Since you can’t change the difficulty that hurts it but it’s hard enough for most players. I give Difficulty Versatility a score of 7 out of 10.

Value:

Most people will just play this on M.A.M.E. these days so basically the ROM is free. Technically, you’re not supposed to play ROMs unless you own the game already.

The link to download the c64 emulated version is the following from c64.com.

I couldn’t easily find the Playstation and GBA versions for sale as they might be out of print.

Since most people will play the emulated versions, I’d give Value a score of 10 out of 10.

Replayability:

I’ve been playing Gyruss since the early 80s and I visit it often when I’m in a retro arcade/c64 gaming mood. The mix of the music, retro sounds, non-stop gameplay keeps me having fun even though it’s been many years that I’ve been playing this gem. It’s hard for me to get tired of the gameplay. Replayability get a score of 9 out of 10.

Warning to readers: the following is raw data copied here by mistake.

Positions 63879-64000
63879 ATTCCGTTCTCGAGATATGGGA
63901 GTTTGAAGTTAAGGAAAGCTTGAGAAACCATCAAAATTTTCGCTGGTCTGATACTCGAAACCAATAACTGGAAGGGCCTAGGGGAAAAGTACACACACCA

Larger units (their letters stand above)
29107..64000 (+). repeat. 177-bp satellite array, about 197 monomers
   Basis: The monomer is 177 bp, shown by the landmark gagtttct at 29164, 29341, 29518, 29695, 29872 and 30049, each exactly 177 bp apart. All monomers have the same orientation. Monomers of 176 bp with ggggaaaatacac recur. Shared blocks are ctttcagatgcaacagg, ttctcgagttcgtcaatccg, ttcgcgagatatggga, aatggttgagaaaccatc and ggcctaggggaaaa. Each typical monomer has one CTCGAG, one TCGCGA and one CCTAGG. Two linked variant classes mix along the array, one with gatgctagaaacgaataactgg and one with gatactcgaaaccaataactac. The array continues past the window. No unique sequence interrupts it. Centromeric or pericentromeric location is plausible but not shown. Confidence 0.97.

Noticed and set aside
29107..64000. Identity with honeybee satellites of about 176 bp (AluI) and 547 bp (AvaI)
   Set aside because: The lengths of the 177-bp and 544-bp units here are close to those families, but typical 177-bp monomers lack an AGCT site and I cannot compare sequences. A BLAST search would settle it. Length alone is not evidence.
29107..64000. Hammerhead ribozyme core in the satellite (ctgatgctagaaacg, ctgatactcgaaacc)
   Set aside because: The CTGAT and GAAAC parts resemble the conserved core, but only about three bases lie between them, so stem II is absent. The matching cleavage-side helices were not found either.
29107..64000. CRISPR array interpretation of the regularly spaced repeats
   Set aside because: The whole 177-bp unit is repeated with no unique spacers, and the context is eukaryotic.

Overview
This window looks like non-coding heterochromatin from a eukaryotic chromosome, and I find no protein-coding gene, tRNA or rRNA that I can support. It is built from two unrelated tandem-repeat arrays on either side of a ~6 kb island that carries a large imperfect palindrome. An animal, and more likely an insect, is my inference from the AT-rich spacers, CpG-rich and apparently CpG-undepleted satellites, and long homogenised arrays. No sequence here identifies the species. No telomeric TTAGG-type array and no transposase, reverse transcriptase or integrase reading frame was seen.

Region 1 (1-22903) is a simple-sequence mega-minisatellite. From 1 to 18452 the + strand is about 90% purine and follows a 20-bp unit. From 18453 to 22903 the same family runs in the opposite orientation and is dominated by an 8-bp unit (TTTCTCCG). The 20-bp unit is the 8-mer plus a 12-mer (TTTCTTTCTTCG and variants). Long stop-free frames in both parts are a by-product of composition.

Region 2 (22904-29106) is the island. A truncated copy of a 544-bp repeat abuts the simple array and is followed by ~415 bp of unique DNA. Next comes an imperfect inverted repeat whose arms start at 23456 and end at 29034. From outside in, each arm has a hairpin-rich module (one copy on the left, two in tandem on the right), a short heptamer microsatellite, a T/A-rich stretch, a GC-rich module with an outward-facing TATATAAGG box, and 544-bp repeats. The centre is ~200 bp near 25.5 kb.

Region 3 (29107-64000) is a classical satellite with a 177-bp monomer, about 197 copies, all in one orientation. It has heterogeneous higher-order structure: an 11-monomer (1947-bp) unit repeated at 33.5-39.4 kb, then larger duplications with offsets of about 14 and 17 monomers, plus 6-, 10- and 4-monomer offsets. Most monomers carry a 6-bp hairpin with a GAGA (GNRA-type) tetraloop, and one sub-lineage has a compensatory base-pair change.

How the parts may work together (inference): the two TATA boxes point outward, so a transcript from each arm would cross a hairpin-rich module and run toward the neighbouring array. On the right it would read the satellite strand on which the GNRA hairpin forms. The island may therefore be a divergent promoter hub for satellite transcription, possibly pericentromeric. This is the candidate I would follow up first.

Sound:

The sound effects are super retro and they’re brilliant. My favorite sound effects are the blast of the main gun, the teleportation sound from when you warp to the next stage, the gun UPGRADE sound (oh god yes), and the explosion when one bites the dust. The rest of the sounds are great and sound like a perfect blend of retro arcade.

Sound gets a score of 10 out of 10.

Music:

The music to Gyruss is a simplied and sped up version of Bach’s Toccata and Fugue is D minor:

To me classical music in games, especially ones with a ton of action is pretty epic.

Music gets a score of 10 out of 10.

Graphics:

For an early 80s game, this game looks simply amazing. Most of the enemies for the main stages look the same but the enemies for the bonus stages look unique depending on which bonus stage you are doing. The game looks like a total evolution over Space Invaders. Graphics get a score of 10 out of 10, considering this is a 1983 game.

Stability/Reliability:

Since the 80s I’ve never seen this game crash or get stuck once, not even after playing it for ours on my old c64. Stability/Reliability are perfect and get a 10 out of 10.